The winner of the British Open golf championship lifts the fabled Claret Jug.
The champions of the NFL get their mitts on the Vince Lombardi trophy.
The best team in Ice Hockey is awarded with a trophy with a glittering history, the Stanley Cup.
And the champion of the UAAP gets... um, er, what exactly?
The UAAP and NCAA Men's Senior Basketball competitions are two of the most eagerly anticipated and followed sports events in the country. And yet neither hands out an iconic trophy to its champion. Instead, the host school gives out a new trophy every year. It's time this practice changed.
I remember the 2002 UAAP season when the Ateneo Blue Eagles won in dramatic fashion. I went to the celebratory bonfire and had my picture taken with the winning trophy. I don't recall the details, but I do remember it being rather nondescript. Not unlike a trophy that a company might give out for its office bowling tournament. And not fitting for such a hugely popular sporting title.
This in contrast to my close encounter with the William Webb Ellis trophy last April. This is the Rugby World Cup trophy, and for the press con of the Volcanoes at the Asian 5 Nations Division it was on display. The International Rugby Board was sending the gold cup all over the world for fans to see it, because it was a true symbol of excellence for the game.
I cradled it and got the tinglies thinking of all the great players, like Sean Fitzpatrick, John Eales, and Francois Pienaar who had hoisted it after winning the tournament. This is what a famous trophy can do for a real sports nut.
In the Philippines we don't do history very well. We tear down old buildings to make way for malls. We forget traditional dances and songs. We don't bother much with museums. And our sense of history and tradition is also lacking when it comes to sports.
We need to honor all those who have come before. Permanent trophies for our top collegiate leagues would be one way.
The UAAP and NCAA have rich histories spanning generations. A trophy that is passed on from winner to winner will be a touchstone that ties all of the champions together in one historic thread. It will also add even more prestige and luster to what are already terrific competitions.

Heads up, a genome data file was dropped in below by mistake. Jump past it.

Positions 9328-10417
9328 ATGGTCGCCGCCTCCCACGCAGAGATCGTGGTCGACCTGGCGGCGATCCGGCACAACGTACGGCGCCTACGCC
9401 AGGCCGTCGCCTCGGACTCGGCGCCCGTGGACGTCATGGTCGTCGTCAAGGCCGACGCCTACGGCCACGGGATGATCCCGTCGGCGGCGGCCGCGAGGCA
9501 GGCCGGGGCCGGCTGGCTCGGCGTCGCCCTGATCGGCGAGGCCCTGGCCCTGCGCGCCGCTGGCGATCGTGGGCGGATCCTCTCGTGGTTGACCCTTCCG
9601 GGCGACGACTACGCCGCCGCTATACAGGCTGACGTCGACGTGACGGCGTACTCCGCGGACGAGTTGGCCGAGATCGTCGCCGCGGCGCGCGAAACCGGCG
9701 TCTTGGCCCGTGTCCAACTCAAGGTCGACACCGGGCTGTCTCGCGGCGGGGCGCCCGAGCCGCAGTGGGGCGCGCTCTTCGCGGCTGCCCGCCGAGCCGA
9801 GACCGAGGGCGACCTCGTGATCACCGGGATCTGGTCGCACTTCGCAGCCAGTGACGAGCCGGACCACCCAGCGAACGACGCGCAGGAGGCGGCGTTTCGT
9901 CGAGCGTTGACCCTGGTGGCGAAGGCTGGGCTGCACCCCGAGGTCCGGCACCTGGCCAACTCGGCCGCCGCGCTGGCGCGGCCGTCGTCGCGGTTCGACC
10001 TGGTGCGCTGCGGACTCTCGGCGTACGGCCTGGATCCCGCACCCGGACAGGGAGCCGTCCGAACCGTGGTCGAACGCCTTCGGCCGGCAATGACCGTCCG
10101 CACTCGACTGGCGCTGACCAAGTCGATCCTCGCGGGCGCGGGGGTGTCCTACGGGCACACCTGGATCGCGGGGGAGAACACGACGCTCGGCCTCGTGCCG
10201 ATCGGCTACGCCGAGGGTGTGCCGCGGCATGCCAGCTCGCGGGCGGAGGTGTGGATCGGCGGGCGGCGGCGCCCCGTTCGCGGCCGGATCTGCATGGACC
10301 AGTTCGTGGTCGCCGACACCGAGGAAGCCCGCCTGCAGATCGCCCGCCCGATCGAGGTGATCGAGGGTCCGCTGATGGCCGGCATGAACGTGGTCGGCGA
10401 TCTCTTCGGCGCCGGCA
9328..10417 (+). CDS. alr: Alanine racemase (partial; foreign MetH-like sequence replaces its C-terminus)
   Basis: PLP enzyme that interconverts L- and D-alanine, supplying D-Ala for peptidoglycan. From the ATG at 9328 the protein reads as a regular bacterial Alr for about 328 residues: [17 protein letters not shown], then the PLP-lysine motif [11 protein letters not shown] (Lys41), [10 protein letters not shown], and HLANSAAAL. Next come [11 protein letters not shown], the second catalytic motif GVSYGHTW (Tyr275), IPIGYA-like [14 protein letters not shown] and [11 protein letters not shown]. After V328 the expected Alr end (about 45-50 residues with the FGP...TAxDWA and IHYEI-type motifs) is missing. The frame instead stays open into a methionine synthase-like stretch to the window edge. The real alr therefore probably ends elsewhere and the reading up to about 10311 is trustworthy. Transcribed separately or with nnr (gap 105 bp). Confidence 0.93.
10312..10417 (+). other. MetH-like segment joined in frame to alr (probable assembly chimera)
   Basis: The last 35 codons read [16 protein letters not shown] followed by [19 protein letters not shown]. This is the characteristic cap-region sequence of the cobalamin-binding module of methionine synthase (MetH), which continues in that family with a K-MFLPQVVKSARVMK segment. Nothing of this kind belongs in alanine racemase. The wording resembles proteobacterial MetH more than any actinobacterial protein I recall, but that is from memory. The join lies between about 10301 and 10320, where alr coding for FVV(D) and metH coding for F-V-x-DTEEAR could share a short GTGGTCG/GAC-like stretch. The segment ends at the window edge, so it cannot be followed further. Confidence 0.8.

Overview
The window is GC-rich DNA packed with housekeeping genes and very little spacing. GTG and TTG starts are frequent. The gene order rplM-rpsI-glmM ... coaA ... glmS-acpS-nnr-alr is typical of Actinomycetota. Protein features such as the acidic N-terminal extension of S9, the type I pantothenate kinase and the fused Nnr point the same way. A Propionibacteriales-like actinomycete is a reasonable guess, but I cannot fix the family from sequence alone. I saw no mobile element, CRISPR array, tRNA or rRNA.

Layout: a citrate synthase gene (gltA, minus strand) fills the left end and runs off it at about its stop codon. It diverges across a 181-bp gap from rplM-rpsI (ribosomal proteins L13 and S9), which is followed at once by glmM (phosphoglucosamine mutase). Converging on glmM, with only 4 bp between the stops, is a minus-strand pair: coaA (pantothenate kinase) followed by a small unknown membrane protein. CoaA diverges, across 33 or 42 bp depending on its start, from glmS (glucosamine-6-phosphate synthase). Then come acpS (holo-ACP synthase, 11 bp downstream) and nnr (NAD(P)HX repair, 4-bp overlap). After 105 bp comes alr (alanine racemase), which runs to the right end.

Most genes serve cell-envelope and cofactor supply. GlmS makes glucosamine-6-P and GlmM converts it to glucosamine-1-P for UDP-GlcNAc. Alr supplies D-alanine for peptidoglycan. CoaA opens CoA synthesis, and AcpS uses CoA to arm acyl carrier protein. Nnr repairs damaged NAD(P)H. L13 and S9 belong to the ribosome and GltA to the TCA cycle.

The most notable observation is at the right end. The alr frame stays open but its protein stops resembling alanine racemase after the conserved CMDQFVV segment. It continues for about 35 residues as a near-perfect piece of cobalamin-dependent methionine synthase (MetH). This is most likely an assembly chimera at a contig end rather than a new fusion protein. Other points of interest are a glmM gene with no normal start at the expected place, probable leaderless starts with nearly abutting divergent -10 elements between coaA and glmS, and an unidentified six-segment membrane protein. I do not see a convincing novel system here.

Ideally, the trophies should be named after folks who have made a profound and lasting impact on the leagues. For the UAAP, that person is Virgilio "Baby" Dalupan. "The Maestro" may be better-known for his exploits as a PBA coach with Crispa and Great Taste, but he also steered the University of the East Red Warriors to twelve UAAP crowns, a record that will probably never be beaten. Seven of those twelve titles occurred consecutively from 1965 to 1971, a streak that Ateneo is chasing now as they go for their five-peat.
One name also stands out for me as a prime candidate on the NCAA side: Carlos Loyzaga. "The Big Difference" led San Beda to back-to-back championships in 1951 and 1952 then went on to an illustrious pro career. He also led the Philippines to a bronze medal in the 1954 FIBA World Championship.
The fact that both of these gentlemen are still alive would only make the honor even more special.
The host team can still issue a simple trophy that the winning team can keep in its cabinet forever. But the permanent trophy must stay with the winner and be relinquished when they are no longer champs.
I'd make the trophies with several panels at the base, one for each member school. Then the years when they won the championship can be engraved into each panel.
If it were up to me, the trophies would weigh about 60 pounds each and be about four feet tall. It takes a team, not one player, to win a championship, it should also take a team to lift a championship trophy.
It's high time that our country's premier College Basketball titles come with a tangible and historic symbol of success. It's time to make the Baby Dalupan and Caloy Loyzaga trophies a reality.